2644835
Lionel Jagessar Jr left, Amelia Fernandez and Windermere Private School teach Zobida Apping pose for pictures with traditional mas head pieces at Lionel Jagessar & Associates mas camp, on Monday.

radhica.sookraj

@guardian.co.tt

Mas in San Fernando is dying and traditional mas no longer seems attractive to young children but legendary mas icon Lionel Jagessar and his son Junior are determined to change this.

Speaking to Guardian Media during a tour of his mas camp by students of Windermere Private School on Monday, Jagessar said the participation of children in Kiddies Carnival had declined because of the age of the internet.

“There are a lot of other things for kids to do today so they are not interested in mas as they were in previous generations,” Junior said.

He added, “They find other things to do like watch movies, and browse the internet. They don’t come out to see Carnival stuff like they used to. Long time when we put up a banner, people in the community would know we have a band coming out and they will come out but now all kids with their heads down looking into a tablet or a phone.”

Junior said the band still had space for children, adding that they were encouraging schools to visit the mas camp to learn about traditional Carnival mas.

Commending Windermere for encouraging pupils to have an appreciation of local culture, Jagessar said every week tours are held in the mas camp with different schools.

The Lower and Upper Kindergarten students were given a tour of the area where costumes were designed and produced. They learned the art of wire bending and were given the opportunity to try on fancy Indian head dresses and wings.

Jagessar Sr said he has trained over 400 teachers in traditional costume design over the years. Under the National Carnival Commission and the Ministry of Culture, Jagessar, a recipient of the National Hummingbird award said he was committed to passing on the traditions of yesteryear.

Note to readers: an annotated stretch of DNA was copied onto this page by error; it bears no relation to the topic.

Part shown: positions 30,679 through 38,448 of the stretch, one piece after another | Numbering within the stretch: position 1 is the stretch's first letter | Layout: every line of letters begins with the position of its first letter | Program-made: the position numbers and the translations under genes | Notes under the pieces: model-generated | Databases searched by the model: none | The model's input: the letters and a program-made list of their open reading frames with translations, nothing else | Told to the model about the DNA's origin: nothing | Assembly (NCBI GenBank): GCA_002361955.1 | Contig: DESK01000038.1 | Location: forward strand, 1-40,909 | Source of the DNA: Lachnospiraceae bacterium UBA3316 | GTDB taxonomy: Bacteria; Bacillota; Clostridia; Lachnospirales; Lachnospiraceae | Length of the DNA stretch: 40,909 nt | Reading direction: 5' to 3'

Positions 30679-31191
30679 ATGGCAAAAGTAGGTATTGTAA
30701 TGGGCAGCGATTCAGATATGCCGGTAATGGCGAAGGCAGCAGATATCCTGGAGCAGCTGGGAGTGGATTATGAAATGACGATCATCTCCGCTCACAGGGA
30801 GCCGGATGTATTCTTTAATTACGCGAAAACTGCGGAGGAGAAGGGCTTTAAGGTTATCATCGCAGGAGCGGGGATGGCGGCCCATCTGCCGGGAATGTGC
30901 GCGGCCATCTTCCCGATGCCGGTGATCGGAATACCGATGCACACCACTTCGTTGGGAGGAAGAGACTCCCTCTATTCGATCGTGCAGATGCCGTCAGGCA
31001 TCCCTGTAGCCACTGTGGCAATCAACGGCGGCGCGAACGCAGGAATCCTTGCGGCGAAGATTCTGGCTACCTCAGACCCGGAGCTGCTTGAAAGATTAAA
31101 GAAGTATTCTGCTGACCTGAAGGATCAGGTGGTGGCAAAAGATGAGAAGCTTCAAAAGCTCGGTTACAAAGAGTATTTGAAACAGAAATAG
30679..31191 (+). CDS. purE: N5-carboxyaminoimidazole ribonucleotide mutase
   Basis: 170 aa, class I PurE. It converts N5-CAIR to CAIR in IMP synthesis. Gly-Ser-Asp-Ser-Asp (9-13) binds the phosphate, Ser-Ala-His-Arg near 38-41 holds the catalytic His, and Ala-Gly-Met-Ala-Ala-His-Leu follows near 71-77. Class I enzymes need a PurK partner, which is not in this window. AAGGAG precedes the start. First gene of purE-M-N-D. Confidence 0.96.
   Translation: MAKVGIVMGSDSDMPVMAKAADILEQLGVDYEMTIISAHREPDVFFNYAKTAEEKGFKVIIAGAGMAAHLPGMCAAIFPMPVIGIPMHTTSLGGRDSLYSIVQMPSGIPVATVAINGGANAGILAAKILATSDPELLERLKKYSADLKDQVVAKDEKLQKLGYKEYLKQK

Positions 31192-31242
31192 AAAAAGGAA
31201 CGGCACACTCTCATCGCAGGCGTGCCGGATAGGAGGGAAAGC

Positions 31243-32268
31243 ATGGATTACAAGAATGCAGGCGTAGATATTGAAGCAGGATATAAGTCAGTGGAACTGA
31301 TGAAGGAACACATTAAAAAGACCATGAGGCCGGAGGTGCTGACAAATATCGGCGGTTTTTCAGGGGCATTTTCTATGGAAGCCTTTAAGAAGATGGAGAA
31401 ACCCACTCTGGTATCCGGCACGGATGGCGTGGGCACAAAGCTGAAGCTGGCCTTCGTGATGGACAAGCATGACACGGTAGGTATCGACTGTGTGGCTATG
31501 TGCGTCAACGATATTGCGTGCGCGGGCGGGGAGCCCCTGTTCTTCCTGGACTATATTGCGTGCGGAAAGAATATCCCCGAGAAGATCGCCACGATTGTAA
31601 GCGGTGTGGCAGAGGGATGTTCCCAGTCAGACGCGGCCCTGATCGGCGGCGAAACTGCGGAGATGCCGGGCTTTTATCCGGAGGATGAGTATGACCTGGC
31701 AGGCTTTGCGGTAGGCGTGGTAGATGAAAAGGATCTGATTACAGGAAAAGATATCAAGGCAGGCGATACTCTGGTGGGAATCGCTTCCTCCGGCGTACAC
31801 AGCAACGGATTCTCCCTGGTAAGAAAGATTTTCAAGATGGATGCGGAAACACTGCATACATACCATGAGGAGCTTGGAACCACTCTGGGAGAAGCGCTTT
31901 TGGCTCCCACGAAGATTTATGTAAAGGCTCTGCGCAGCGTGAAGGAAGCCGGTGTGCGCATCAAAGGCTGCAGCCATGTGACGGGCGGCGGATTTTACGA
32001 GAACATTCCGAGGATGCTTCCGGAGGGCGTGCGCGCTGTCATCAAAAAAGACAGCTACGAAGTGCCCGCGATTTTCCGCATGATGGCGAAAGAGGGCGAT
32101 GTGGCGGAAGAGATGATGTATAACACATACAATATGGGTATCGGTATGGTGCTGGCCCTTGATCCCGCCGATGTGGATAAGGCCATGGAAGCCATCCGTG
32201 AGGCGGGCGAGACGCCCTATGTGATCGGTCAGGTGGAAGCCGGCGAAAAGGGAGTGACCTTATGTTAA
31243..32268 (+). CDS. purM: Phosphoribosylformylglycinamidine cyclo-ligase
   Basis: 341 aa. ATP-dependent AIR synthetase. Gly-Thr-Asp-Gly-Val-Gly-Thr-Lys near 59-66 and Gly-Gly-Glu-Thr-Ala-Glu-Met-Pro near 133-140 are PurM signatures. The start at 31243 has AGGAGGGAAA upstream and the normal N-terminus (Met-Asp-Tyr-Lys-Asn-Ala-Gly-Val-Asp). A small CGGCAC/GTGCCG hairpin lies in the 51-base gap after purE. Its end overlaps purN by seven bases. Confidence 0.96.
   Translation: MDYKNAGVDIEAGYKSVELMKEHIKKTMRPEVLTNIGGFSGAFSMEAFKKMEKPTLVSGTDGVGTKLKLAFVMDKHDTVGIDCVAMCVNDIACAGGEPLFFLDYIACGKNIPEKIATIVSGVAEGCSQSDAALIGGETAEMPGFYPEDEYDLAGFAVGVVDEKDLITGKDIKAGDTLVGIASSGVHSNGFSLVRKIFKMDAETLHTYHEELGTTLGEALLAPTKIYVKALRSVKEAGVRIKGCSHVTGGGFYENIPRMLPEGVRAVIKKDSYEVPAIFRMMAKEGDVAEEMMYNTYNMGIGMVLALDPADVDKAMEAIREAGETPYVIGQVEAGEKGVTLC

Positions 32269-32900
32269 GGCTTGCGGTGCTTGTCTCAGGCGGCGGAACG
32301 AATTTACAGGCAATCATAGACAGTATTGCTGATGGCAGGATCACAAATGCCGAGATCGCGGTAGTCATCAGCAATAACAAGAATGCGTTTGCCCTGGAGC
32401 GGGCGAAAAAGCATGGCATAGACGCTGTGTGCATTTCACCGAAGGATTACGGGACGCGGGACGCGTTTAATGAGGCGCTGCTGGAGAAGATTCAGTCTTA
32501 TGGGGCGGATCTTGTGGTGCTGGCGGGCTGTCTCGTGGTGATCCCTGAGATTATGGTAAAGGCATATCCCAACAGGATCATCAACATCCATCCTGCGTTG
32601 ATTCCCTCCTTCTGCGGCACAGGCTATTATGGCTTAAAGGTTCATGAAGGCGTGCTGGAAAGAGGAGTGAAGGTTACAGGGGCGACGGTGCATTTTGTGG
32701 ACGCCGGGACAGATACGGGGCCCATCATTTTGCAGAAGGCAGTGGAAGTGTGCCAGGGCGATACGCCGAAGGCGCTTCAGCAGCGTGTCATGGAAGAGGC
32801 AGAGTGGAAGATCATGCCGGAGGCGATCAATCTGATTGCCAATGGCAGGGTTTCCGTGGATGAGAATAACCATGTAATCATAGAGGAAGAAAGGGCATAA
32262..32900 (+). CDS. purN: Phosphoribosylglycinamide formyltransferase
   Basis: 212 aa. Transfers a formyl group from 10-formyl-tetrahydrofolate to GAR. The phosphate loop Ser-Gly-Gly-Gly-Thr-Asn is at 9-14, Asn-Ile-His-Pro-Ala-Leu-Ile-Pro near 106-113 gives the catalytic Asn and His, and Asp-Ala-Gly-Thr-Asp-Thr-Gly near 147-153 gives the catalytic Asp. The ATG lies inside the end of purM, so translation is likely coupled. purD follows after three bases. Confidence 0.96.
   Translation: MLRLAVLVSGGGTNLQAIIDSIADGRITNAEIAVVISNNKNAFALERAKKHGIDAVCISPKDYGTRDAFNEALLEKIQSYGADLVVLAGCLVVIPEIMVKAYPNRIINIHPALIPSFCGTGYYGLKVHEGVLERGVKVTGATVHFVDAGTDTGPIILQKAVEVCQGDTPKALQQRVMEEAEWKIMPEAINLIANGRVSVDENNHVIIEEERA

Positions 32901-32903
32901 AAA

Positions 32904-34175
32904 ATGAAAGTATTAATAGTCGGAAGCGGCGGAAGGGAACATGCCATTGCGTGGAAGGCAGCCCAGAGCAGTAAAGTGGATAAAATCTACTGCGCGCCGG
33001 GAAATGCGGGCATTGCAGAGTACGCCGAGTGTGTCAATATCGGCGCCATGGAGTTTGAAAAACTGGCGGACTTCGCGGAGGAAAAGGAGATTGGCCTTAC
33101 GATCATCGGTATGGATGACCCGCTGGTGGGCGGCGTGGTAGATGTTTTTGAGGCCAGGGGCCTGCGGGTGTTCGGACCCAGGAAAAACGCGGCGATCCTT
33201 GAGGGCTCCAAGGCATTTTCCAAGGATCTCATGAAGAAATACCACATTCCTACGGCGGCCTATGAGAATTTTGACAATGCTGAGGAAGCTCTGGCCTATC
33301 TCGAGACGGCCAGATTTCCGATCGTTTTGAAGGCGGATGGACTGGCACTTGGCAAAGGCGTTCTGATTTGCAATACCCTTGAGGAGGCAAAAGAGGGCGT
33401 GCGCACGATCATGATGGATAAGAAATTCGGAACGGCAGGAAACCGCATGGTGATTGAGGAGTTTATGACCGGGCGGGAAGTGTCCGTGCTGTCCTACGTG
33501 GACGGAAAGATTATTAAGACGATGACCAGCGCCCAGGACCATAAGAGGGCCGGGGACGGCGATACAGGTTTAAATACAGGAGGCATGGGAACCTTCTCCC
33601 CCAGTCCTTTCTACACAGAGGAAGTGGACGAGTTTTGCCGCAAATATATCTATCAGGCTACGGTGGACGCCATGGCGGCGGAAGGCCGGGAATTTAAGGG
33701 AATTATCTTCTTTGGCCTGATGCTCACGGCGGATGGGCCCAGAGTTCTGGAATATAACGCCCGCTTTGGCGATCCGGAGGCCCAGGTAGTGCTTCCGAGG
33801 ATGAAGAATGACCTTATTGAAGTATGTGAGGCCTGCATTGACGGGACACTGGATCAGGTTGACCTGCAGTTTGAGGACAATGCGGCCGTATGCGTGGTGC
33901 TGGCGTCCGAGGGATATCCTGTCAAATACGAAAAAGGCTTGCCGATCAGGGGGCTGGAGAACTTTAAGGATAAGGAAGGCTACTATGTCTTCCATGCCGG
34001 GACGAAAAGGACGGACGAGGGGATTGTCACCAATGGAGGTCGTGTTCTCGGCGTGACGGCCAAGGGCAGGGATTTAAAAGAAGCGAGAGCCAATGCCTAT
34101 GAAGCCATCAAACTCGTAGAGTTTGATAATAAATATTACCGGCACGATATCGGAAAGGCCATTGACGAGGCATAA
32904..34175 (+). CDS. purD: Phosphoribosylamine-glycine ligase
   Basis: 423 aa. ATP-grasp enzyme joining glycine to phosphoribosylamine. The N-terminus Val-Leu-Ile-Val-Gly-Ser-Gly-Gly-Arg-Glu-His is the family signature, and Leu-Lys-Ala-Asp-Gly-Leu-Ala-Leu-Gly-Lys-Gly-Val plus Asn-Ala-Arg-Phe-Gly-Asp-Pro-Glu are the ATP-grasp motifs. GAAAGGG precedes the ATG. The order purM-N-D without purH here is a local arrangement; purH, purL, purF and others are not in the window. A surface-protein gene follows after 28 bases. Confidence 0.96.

Jagessar said during the early 1960s he started making his own costumes to play mas. Later on, his friends also wanted costumes, so they pooled their money to buy materials to create mas. Over the years the group evolved to a section, and then into a band, and is now a company.

Jagessar said since he started producing mas in 1979, his band has received numerous accolades.

His children Junior, Denise Kuru-Bhagwandeen, Darryl Kuru, and Nicole David produces the Fancy Indian productions.

Jagessar said he was looking forward to reviving Carnival in the south city.

He said the responsibility to getting children involved in traditional mas was not the responsibility of the government but should be tackled from a community standpoint.

Meanwhile, principal of Windermere Laureen Debance-Misir agreed that it was important for students to learn about the traditions of Carnival.

“Its not just about reading it in the book it is about seeing it come alive. It’s a memory that will remain with them for the rest of their lives. Each class is doing research on a calypsonian and they are learning the songs of that calypsonian,” Debance-Misir said. She commended Jagessar for continuing to educate the youth and for his contribution to San Fernando Carnival.